Everybody Must Get Stones
Bob Dylan was right. We should all have a baking stone.
Lots of you are probably way ahead of me here. You’ve had your stone for years. It lives in your oven, where it creates a dependable, sturdy, super-hot platform for pizzas or breads or pans. Sometimes you move it to the barbecue grill grate, where it is equally at home.
Yes, you rock.
I, however, led a stone-free existence until two weeks ago. Two factors pushed me to do the Internet research that ended with my buying a rectangular FibraMent.
First was my foray into sourdough as a Food section recipe tester. After having to make and then nurse along my own sourdough starter, then turn some of it into pancakes, there was no way I was going to toss out the unused portion. So it lurks in my refrigerator, ready to be turned into bread, and the recipe I have my eye on suggests using a stone.
Second was a strata recipe I made from Shirley O. Corriher’s latest book, “BakeWise.” It called for baking the strata in a pan on a hot stone, and it promised "browned billows of cheesy puff." Well, it tasted great, but there was little of the impressive expansion I’d expected. I figured it was because I hadn’t used a stone.
So I researched; I ordered; UPS delivered the (heavy) box. It came with instructions for tempering the stone so it won’t break, and I followed those. Then I preheated the oven (with the stone inside) for 45 minutes and made a pizza.
I won’t say it was perfect, but it was eye-opening. The crust was terrific. The stone was so hot that it cooked in a flash, so the toppings didn’t get overdone and soggy. I will bake every pizza on it from now on, and bread and other stuff, and I expect I’ll get better at it.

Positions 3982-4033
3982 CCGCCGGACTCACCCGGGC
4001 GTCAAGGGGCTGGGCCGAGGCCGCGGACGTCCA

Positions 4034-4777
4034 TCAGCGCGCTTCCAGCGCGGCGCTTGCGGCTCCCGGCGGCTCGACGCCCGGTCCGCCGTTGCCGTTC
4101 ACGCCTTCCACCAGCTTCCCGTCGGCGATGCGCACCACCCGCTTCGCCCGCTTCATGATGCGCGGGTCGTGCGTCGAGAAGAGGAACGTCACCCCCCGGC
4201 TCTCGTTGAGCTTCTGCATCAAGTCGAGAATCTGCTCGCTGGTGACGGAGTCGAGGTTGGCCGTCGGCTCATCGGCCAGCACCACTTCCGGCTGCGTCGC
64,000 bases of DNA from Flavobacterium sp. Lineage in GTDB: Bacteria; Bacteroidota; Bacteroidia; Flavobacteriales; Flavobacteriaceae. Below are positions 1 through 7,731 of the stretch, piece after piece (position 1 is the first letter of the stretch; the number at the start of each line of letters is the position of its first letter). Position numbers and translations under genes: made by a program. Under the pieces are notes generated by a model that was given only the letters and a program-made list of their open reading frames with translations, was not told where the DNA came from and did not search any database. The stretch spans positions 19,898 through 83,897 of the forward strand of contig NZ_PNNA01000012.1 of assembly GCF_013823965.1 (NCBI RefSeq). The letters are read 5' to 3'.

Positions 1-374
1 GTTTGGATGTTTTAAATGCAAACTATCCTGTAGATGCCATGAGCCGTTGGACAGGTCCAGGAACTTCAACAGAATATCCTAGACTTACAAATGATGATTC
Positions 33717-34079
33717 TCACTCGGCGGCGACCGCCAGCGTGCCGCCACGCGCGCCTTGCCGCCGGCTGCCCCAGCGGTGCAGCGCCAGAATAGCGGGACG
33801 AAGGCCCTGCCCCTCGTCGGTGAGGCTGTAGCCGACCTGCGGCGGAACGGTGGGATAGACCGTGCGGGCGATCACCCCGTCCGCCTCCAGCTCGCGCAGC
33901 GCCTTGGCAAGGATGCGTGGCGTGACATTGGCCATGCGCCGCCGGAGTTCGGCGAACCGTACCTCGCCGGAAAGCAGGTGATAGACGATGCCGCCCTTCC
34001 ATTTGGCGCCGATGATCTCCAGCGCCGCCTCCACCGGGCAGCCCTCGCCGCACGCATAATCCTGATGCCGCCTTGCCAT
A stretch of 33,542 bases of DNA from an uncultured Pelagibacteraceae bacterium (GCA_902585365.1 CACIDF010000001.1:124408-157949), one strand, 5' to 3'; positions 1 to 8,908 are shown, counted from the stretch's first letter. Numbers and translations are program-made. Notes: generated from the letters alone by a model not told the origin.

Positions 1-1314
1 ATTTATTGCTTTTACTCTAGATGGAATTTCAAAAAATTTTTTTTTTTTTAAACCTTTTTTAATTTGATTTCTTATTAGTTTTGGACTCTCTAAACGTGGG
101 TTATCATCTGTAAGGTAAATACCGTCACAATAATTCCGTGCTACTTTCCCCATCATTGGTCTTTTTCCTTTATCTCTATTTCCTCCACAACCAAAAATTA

But my first experience made it clear that I have another purchase to make: a peel. That’s one of those flat wooden paddles used by pros (or just people smarter than me) to transfer the pizza to the stone. I didn’t have one, so there was some bunching and tearing when the time came for my dough to go in. Lesson learned.
My FibraMent, not a real rock but made of a composite material, arrived a pale gray color. I’ve read that a stone darkens with age and use and all the crud that drips or oozes onto it, and so a black and disreputable-looking surface is actually a badge of honor. My stone already has picked up some honor, thanks to my lack of a peel.
When a piece of kitchen equipment isn't supposed to stay clean, doesn't that just seal the deal?
— Jane Touzalin
June 12, 2009; 11:00 AM ET
| Tags: Jane Touzalin, Shirley Corriher, baking, cookbooks, equipment, pizza
Save & Share: Previous: I Spice: White Peppercorns
Next: A Potted Poulet Saves the Day
Posted by: skipper7 | June 12, 2009 12:11 PM | Report abuse
Posted by: jlquandt | June 12, 2009 12:55 PM | Report abuse
Posted by: laura33 | June 12, 2009 2:20 PM | Report abuse
Posted by: afulton | June 12, 2009 4:00 PM | Report abuse
Posted by: MelissaMcCart | June 15, 2009 10:56 AM | Report abuse
Posted by: dcgdc | June 15, 2009 11:46 AM | Report abuse
The comments to this entry are closed.